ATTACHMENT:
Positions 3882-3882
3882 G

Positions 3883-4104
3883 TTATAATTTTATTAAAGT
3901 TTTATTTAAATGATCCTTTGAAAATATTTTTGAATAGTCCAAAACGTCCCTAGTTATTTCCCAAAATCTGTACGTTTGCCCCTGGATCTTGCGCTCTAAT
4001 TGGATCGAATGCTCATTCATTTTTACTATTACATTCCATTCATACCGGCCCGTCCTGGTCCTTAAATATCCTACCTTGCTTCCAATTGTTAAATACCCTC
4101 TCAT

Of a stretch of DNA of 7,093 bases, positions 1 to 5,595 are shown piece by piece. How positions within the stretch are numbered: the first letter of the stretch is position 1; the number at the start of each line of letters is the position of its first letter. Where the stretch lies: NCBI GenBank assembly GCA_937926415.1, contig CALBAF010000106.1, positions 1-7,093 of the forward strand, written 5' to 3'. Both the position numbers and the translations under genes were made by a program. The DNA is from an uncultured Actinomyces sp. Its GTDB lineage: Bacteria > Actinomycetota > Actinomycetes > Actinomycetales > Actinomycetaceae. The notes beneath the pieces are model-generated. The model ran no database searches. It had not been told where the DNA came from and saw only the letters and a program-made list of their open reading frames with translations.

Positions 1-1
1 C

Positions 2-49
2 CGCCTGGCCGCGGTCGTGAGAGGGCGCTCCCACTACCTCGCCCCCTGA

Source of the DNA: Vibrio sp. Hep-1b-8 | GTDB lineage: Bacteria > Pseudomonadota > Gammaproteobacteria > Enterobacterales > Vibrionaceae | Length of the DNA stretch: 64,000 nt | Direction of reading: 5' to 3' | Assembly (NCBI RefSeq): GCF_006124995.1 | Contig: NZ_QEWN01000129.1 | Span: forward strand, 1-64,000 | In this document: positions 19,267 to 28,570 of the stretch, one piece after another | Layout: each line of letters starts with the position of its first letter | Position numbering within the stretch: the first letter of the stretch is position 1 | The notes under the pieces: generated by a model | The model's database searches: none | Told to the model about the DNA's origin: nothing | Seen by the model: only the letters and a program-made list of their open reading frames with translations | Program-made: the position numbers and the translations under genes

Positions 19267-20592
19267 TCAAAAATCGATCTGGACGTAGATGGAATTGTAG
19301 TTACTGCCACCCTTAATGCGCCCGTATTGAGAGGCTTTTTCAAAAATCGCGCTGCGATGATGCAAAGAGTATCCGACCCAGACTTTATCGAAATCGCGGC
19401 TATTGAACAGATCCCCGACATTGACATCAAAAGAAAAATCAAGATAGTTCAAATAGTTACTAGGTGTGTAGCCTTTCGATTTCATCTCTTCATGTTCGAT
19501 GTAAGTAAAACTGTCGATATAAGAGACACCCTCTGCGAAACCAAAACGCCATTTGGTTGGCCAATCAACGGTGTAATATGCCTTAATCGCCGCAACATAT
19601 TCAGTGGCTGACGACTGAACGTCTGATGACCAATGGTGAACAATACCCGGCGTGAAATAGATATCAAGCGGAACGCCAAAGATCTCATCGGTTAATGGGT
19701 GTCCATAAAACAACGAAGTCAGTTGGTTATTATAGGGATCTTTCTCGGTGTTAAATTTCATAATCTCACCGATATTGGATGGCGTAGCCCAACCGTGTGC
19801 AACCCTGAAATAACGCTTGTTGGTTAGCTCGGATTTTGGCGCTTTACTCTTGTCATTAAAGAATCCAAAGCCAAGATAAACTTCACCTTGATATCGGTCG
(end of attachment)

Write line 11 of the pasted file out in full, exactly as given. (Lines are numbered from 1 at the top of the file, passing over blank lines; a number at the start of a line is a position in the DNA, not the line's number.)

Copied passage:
Positions 2-49